„To John Adams he [Samuel] said on one occasion, "he never looked forward in life; never planned, laid a scheme, or formed a design for laying up anything for himself or others after him. This was the truth, inexplicable as it must have seemed to his more provident cousin.“

The Eve of the Revolution (1918)

Carl L. Becker Foto
Carl L. Becker
historiador estadounidense 1873 - 1945

Citas similares

Eugene O'Neill Foto

„Appearances are not held to be a clue to the truth," said his cousin. "But we seem to have no other.“

—  Ivy Compton-Burnett, libro Manservant and Maidservant

Manservant and Maidservant (London: Victor Gollancz, [1947] 1972) p. 5.

Nicholas Sparks Foto
Ingmar Bergman Foto

„I'm planning, you see, to try to confine myself to the truth. That's hard for an old, inveterate fantasy martyr and [illegible] liar who has never hesitated to give truth the form he felt the occasion demanded.“

—  Ingmar Bergman Swedish filmmaker 1918 - 2007

On his plans for his autobiography Laterna Magica, as quoted in "Who is he really?" http://www.ingmarbergman.se/universe.asp?guid=4F72F9D3-43BB-405D-B42B-3D091B8FAF3A
Fuente: The Magic Lantern

Arnold Bennett Foto
Mark Twain Foto

„A man is never more truthful than when he acknowledges himself a liar.“

—  Mark Twain American author and humorist 1835 - 1910

Mark Twain and I by Opie Read

Otto Weininger Foto

„So far as one understands a man, one is that man. The man of genius takes his place in the above argument as he who understands incomparably more other beings than the average man. Goethe is said to have said of himself that there was no vice or crime of which he could not trace the tendency in himself, and that at some period of his life he could not have understood fully. The genius, therefore, is a more complicated, more richly endowed, more varied man; and a man is the closer to being a genius the more men he has in his personality, and the more really and strongly he has these others within him.“

—  Otto Weininger, libro Sex and Character

Einen Menschen verstehen heißt also: auch er sein. Der geniale Mensch aber offenbarte sich an jenen Beispielen eben als der Mensch, welcher ungleich mehr Wesen versteht als der mittelmäßige. Goethe soll von sich gesagt haben, es gebe kein Laster und kein Verbrechen, zu dem er nicht die Anlage in sich verspürt, das er nicht in irgend einem Zeitpunkte seines Lebens vollauf verstanden habe. Der geniale Mensch ist also komplizierter, zusammengesetzter, reicher; und ein Mensch ist um so genialer zu nennen, je mehr Menschen er in sich vereinigt, und zwar, wie hinzugefügt werden muß, je lebendiger, mit je größerer Intensität er die anderen Menschen in sich hat.
Fuente: Sex and Character (1903), p. 106.

Richard Wright Foto
Mary Midgley Foto

„The symbolism of meat-eating is never neutral. To himself, the meat-eater seems to be eating life. To the vegetarian, he seems to be eating death.“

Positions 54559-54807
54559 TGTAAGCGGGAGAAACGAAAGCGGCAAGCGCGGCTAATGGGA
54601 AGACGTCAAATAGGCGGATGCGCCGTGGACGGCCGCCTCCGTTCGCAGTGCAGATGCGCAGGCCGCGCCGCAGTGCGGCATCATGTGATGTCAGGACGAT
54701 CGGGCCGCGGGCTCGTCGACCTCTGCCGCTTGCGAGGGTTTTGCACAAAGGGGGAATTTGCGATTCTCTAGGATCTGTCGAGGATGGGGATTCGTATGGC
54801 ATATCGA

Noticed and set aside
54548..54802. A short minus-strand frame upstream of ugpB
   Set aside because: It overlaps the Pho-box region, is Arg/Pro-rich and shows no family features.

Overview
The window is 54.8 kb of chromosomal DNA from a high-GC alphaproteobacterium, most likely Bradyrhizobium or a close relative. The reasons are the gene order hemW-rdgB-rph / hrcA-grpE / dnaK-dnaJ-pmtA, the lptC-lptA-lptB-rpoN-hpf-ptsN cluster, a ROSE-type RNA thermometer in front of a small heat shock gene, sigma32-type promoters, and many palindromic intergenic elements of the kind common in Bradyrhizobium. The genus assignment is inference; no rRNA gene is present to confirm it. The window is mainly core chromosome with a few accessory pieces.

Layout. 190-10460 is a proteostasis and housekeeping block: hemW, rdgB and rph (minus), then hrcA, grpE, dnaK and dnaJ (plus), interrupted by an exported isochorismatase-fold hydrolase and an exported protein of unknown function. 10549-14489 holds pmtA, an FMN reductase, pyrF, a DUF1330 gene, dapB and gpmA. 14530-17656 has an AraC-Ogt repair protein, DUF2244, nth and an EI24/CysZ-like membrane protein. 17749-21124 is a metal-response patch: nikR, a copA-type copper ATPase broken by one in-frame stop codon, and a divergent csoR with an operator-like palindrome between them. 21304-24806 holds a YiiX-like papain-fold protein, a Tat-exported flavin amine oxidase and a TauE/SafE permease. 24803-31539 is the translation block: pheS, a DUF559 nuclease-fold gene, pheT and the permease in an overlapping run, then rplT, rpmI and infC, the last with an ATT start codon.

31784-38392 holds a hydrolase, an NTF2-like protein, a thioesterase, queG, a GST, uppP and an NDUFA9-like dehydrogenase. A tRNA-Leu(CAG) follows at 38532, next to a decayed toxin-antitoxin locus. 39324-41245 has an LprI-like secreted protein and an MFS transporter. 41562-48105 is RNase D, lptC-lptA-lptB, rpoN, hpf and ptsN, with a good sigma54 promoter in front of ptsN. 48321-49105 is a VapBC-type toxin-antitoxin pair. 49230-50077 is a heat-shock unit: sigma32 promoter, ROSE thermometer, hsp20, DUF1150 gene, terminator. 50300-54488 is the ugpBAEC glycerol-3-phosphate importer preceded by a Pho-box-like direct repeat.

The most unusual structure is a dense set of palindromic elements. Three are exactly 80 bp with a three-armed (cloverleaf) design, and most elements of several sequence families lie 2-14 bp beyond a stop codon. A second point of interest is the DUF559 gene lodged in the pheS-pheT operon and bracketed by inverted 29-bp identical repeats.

—  Mary Midgley British philosopher and ethicist 1919 - 2018

Animals and Why They Matter https://books.google.it/books?id=uE7lNzbN7wEC&pg=PA0 (1983), ch. 2, 4.
Contexto: The symbolism of meat-eating is never neutral. To himself, the meat-eater seems to be eating life. To the vegetarian, he seems to be eating death. There is a kind of gestalt-shift between the two positions which makes it hard to change, and hard to raise questions on the matter at all without becoming embattled.

John Flanagan Foto
Herbert N. Casson Foto
Colin Wilson Foto
George Orwell Foto
Fyodor Dostoyevsky Foto

„A man who lies to himself, and believes his own lies, becomes unable to recognize truth, either in himself or in anyone else, and he ends up losing respect for himself and for others. When he has no respect for anyone, he can no longer love, and in him, he yields to his impulses, indulges in the lowest form of pleasure, and behaves in the end like an animal in satisfying his vices. And it all comes from lying — to others and to yourself.“

—  Fyodor Dostoyevsky Russian author 1821 - 1881

Variant translations:
Above all, do not lie to yourself. A man who lies to himself and listens to his own lie comes to a point where he does not discern any truth either in himself or anywhere around him, and thus falls into disrespect towards himself and others. Not respecting anyone, he ceases to love, and having no love, he gives himself up to passions and coarse pleasures, in order to occupy and amuse himself, and in his vices reaches complete bestiality, and it all comes from lying continually to others and to himself. A man who lies to himself is often the first to take offense. It sometimes feels very good to take offense, doesn't it? And surely he knows that no one has offended him, and that he himself has invented the offense and told lies just for the beauty of it, that he has exaggerated for the sake of effect, that he has picked on a word and made a mountain out of a pea — he knows all of that, and still he is the first to take offense, he likes feeling offended, it gives him great pleasure, and thus he reaches the point of real hostility… Do get up from your knees and sit down, I beg you, these posturings are false, too.
Part I, Book I: A Nice Little Family, Ch. 2 : The Old Buffoon; as translated by Richard Pevear and Larissa Volokhonsky, p. 44
The Brothers Karamazov (1879–1880)

James Joyce Foto
Italo Calvino Foto
Clarence Darrow Foto

„Whatever else he was during his life, he was never dull, and the world forgives almost anything but stupidity.“

—  Clarence Darrow American lawyer and leading member of the American Civil Liberties Union 1857 - 1938

Voltaire (1916)

Sören Kierkegaard Foto
Halldór Laxness Foto

„Lorem ipsum dolor sit amet, consectetuer adipiscing elit. Etiam egestas wisi a erat. Morbi imperdiet, mauris ac auctor dictum.“